Job Databases

The Newspaper
The traditional method of job searching is to search the Recruit section of the Classified Ads daily or the thick Recruit standalone section every Saturday. The Saturday issue includes articles on self-development for working people.

Online Job Databases
But, now, more and more people are using online job databases such as:

1. Careers@Gov
This is the place to go if you want a job in the Civil Service! This revamped website is really one of the most convenient for certain ministries, as you only need fill in one generic resume and an application for a job is just a click away! Some ministries or statutory boards would direct you to their own career websites and request you to send them your own copy of resume or cover letter though.

My friend taught me that the most convenient way to use this website is to firstly go through the database for jobs that interest you, thereafter, regularly check out the new postings.

2. ST701 Jobs
This is personally my favourite place to visit. I like the categories. I would just zoom down to the few categories which I’m interested in and regularly visit to check on new jobs. The limitation for this site is that sometimes you are required to fill in important criteria which the employer wants in an applicant, so if you do not have that criteria, you could possibly be immediately disqualified, without even being considered. In such a situation, it might be better to apply directly to the company.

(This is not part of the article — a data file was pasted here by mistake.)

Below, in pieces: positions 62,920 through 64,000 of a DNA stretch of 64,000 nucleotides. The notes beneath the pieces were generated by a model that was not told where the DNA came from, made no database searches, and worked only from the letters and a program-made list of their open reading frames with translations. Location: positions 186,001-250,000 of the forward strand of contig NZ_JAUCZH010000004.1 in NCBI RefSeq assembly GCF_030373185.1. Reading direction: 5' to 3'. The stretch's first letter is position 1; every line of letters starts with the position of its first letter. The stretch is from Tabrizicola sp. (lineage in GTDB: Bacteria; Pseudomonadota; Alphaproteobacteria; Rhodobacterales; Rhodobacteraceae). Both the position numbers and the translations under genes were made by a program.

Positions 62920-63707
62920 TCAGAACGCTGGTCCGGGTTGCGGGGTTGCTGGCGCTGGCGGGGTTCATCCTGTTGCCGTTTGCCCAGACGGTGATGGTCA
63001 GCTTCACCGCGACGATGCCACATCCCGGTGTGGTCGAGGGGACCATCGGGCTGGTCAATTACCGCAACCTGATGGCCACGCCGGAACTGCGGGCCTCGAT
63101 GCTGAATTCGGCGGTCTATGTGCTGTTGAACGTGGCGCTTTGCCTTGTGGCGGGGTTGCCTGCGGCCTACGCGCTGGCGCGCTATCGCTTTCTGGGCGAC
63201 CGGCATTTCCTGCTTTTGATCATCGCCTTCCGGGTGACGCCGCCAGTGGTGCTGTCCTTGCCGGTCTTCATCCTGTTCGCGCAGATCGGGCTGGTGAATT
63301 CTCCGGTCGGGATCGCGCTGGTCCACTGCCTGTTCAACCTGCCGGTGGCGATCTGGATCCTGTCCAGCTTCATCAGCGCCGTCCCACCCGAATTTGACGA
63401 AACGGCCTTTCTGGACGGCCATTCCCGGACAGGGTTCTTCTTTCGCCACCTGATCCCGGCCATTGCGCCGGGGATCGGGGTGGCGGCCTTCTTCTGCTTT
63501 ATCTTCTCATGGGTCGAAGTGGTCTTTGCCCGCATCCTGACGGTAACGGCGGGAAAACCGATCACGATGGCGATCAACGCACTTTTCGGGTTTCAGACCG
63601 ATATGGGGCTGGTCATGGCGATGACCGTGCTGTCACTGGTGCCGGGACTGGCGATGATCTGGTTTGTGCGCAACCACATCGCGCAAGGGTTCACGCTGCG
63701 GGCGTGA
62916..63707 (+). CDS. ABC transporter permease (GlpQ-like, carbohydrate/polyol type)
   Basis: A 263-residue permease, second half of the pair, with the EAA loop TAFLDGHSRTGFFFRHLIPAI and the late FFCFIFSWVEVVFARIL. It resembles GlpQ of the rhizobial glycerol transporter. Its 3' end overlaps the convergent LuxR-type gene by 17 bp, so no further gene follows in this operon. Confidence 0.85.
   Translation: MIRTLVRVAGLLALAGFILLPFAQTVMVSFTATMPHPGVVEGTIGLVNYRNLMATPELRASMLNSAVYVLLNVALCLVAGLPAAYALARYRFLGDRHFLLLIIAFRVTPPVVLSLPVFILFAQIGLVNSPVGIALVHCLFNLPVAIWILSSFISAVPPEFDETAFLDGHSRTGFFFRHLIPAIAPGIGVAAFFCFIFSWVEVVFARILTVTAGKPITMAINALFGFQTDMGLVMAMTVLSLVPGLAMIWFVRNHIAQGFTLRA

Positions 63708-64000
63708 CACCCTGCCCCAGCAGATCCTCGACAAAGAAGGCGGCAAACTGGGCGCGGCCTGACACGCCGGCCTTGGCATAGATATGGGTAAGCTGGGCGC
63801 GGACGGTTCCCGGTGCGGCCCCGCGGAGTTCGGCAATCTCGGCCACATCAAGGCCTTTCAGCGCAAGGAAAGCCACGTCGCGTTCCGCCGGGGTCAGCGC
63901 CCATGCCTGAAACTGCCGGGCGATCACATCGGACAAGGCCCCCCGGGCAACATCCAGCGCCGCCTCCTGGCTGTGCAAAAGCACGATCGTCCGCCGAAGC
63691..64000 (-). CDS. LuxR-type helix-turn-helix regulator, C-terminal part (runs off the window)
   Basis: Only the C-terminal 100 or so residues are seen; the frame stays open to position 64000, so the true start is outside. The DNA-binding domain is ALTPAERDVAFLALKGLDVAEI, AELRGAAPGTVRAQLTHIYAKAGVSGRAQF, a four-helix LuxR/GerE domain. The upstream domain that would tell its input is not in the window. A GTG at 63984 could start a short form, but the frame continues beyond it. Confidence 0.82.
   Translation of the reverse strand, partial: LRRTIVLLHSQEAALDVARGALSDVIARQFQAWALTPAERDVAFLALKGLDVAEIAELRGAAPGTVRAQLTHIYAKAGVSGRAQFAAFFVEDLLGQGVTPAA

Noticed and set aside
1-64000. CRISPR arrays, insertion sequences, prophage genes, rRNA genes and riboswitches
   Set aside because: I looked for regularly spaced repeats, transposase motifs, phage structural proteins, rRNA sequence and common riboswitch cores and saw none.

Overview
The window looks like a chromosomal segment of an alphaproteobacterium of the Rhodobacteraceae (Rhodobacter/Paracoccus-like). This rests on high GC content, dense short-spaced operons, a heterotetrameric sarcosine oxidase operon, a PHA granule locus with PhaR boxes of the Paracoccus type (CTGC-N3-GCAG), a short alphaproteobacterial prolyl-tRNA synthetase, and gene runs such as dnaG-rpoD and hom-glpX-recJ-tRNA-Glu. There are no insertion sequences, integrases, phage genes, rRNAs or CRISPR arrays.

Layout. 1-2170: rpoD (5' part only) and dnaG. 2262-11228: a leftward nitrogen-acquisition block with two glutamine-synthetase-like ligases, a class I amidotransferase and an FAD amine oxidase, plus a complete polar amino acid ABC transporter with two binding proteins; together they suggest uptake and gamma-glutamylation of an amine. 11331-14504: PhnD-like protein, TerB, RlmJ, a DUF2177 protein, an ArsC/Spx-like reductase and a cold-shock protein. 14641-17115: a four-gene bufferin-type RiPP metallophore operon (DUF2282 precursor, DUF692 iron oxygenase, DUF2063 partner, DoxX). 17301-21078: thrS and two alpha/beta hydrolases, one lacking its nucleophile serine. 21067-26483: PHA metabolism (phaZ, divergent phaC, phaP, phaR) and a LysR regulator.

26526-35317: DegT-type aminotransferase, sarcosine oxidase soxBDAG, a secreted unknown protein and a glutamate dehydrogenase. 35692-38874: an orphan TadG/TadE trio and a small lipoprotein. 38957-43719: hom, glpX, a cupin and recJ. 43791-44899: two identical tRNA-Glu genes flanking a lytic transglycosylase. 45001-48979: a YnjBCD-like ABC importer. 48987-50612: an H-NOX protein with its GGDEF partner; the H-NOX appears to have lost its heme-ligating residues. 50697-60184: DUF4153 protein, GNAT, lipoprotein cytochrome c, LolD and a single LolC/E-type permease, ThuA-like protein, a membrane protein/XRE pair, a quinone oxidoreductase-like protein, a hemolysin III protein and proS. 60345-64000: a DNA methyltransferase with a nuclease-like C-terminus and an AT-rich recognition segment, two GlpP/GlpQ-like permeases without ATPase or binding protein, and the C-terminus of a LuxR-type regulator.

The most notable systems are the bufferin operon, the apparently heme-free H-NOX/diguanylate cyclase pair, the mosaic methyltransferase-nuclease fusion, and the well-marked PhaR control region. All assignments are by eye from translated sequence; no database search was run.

You can also keep track of how many competitors you have here! And this gives you a gauge of your chances. Don’t be frightened though. 🙂 You deserve a good job as much as everyone else does! 😉

3. Jobs Central

4. JobStreet

5. JobsDB

Other Means

Word of Mouth
Not every company wants to find employees this way – receiving a huge pile of applicants and having to sieve through to get who you want (the advantage of convenience of online applications is also the disadvantage as people find it so easy, they mass apply for jobs, sometimes with less thought). Some might find it too much a hassle and prefer to find applicants through word of mouth (sounds very unprofessional but this happens). So it might be helpful for you to let your friends or your parents friends or whoever know you are searching for a job. They can help you keep a lookout!

(On hindsight, this seems to be the best and easiest way to get a job – be recommended into it. 6 August 2013)

Snail Mail
Also, sometimes companies do not accept online applications and want you to snail mail your application, coupled with relevant materials. This used to be the way before the internet age. Don’t be lazy to avoid these jobs if you like them! I think because less people are inclined to do this, the pool of applicants will be smaller, and you naturally stand a higher chance!


Tips on writing Resumes